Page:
Finding the Right Fit in the NFL

Jacksonville Jaguars RB Denard Robinson

The college quarterback came into the league as a wide receiver, and now earned the starting running back role for the rebuilding Jags. His versatility reveals that he is a playmaker that needs to be involved in the game plan. For some reason they have not used him in the passing game, you would think they use his hands and speed in open space. In his first career start against the Browns, “Shoelace” topped the century mark to give. He gave the offense life and led the team to their first win of the season in convincing fashion.

Minnesota Vikings WR Cordarrelle Patterson

We know he is dangerous when returning punts and kick offs. I’m not so sure he won’t follow Denard Robinson’s lead and possibly transition to the backfield one day. Patterson is 6’2, 220 pounds, compared to Robinson’s 6’0, sub-200 pounds. I also don’t think the Vikings would flirt with that possibility, but it may be where his talent stands out.The tough spot is, Adrian Peterson is still on the roster and rookie RB Jerick McKinnon is starting to play well. His route running hasn’t been good enough to gain separation, despite working with rookie QB Teddy Bridgewater. Right now, he his third on the receiver totem pole behind Jarius Wright and Greg Jennings. TE Kyle Rudolph will be returning from injury soon too. You would think Minny tries to get him involved, but the coaches are holding Patterson accountable and he could be phased out for lack of production.

St. Louis Rams WR Tavon Austin

Is this another player that falls into the trend of transitioning into a running back? At 5’9, 174 pounds, Austin has been ineffective in his first season and a half of games as a receiver. He has been moved from the outside to the slot. The former first round pick actually got five carries for 16 yards against the Seahawks last week.

New York Jets WR Percy Harvin

As you can see, players like Percy Harvin, Patterson, and Austin, are widely viewed as gadget players and difficult to game plan for. Look, these guys don’t run the best routes in the world, but you’re telling me they can’t be used similar to DeSean Jackson? Jackson is also underutilized, but that is probably due to the Redskins instability at the helm than anything else. Harvin was a playmaker for the Vikings, when healthy, and pretty much a threat in the return game for the Seahawks when they put him back there. Seattle didn’t know how to use his abilities on offense, now the Jets will try everything with their new acquisition. Players like Harvin need to mix up their routes from deep, screens, and hand-offs. That means a reverse or carry out of the backfield. Running routes can’t be just deep or short, like in basketball, the art of the mid-range game is key.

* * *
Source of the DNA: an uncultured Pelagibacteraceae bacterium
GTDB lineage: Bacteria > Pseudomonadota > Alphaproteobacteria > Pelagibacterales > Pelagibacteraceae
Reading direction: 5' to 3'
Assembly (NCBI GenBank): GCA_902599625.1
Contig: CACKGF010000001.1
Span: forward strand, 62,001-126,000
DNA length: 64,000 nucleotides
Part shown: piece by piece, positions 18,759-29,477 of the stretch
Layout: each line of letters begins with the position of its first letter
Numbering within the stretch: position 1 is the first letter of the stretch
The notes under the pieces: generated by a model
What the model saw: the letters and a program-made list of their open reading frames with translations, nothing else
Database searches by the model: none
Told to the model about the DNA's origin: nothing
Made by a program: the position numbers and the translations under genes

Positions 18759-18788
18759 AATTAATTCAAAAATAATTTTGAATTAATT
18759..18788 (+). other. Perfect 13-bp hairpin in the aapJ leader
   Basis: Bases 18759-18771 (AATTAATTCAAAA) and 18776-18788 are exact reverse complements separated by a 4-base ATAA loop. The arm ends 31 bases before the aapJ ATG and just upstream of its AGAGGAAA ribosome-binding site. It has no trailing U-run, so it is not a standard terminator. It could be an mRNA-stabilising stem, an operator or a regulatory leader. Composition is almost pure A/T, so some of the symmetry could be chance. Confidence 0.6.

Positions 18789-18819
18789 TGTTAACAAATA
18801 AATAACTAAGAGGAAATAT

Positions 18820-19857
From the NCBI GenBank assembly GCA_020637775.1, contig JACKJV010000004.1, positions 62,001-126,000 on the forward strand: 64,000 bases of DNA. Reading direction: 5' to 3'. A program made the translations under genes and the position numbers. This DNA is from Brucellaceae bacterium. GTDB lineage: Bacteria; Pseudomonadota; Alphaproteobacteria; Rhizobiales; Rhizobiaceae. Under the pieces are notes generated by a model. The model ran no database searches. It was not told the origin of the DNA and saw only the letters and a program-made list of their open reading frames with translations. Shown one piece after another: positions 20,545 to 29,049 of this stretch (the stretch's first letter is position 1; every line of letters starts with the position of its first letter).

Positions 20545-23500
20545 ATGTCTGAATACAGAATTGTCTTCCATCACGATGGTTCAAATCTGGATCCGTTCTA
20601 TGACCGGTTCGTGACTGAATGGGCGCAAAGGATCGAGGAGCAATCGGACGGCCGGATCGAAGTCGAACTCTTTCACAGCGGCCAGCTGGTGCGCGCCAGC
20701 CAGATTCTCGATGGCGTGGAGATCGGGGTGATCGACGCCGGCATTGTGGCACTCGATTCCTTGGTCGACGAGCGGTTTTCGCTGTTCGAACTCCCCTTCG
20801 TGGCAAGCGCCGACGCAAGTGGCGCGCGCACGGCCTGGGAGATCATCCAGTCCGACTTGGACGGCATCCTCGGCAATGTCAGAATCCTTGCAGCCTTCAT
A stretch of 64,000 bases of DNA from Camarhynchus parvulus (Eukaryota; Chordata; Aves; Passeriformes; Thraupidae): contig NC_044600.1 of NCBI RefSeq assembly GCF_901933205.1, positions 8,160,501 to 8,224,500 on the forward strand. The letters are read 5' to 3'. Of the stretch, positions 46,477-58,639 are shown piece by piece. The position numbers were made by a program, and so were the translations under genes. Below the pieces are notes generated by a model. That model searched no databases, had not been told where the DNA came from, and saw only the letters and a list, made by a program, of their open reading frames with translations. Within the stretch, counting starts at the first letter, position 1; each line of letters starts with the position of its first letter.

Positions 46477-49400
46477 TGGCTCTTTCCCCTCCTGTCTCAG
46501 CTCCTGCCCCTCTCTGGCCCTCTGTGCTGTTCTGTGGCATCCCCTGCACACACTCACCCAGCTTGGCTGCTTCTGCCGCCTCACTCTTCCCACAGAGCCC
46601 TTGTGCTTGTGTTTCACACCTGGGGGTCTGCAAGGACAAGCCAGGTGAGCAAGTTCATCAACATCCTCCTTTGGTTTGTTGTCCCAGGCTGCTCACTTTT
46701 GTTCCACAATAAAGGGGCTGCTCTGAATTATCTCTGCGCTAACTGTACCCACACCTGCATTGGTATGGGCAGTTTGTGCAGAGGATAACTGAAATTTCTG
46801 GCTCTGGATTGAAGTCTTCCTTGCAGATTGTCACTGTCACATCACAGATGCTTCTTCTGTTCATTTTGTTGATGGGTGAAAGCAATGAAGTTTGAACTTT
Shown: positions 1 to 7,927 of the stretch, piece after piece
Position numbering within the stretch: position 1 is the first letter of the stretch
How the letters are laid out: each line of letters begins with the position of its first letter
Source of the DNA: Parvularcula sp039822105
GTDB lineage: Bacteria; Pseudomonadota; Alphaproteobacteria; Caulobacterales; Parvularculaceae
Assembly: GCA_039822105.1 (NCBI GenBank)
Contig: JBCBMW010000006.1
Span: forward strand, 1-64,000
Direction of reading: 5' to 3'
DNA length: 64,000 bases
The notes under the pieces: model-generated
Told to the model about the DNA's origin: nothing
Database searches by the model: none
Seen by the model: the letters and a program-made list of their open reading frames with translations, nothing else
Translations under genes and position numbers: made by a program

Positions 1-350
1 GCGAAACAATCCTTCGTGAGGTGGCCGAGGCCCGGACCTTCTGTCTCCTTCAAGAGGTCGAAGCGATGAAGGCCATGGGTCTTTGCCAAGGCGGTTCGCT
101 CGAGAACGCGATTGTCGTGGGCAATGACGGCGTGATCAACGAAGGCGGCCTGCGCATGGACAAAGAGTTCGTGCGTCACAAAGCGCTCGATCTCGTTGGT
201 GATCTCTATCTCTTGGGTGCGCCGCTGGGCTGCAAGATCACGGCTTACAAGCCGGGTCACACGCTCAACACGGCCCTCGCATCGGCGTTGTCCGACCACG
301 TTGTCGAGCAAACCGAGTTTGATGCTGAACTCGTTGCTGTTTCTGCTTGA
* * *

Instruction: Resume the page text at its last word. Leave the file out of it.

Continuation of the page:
Detroit Lions WR Golden Tate

As a boom or bust receiver in Seattle, on a running team. Tate gets picked up by the Lions balanced attack and is flourishing, with or without Calvin Johnson across from him. He already has three games over 100 yards and another with 93. Talk about finding a player and putting him in the right system. He will continue to get targeted by gunslinger Matthew Stafford. He rushed for four yards in week one, showing that the Lions know what kind of threat Tate brings to the table. He adds more speed to a speed offense. Tate and Harvin are a couple of examples of how the Seahawks don’t feature fast players. Another guy I like a lot, also in Seattle, is deep threat Jermaine Kearse. He’s made plays downfield for them, in 2013 and this season, but don’t expect him to be a core player. They focus on the ground game, and Russell Wilson plays the role of game manager.

Jacksonville Jagurs TE Clay Harbor

This guy was drafted by the Eagles and seldom used. I watched him get very limited opportunities to run routes, as he was chip blocking and not targeted much. Harbor flashed the downfield threat we are starting to see in Jacksonville. He is quickly developing a rapport with rookie QB Blake Bortles. You can say he has earned the trust as a playmaker and safety valve. The bad news, injured TE Marcedes Lewis is slated to return in the coming weeks. They need all the playmakers on the field they can get with only one win, so the focus should be implementing more dual tight end sets to get Lewis and Harbor on the field.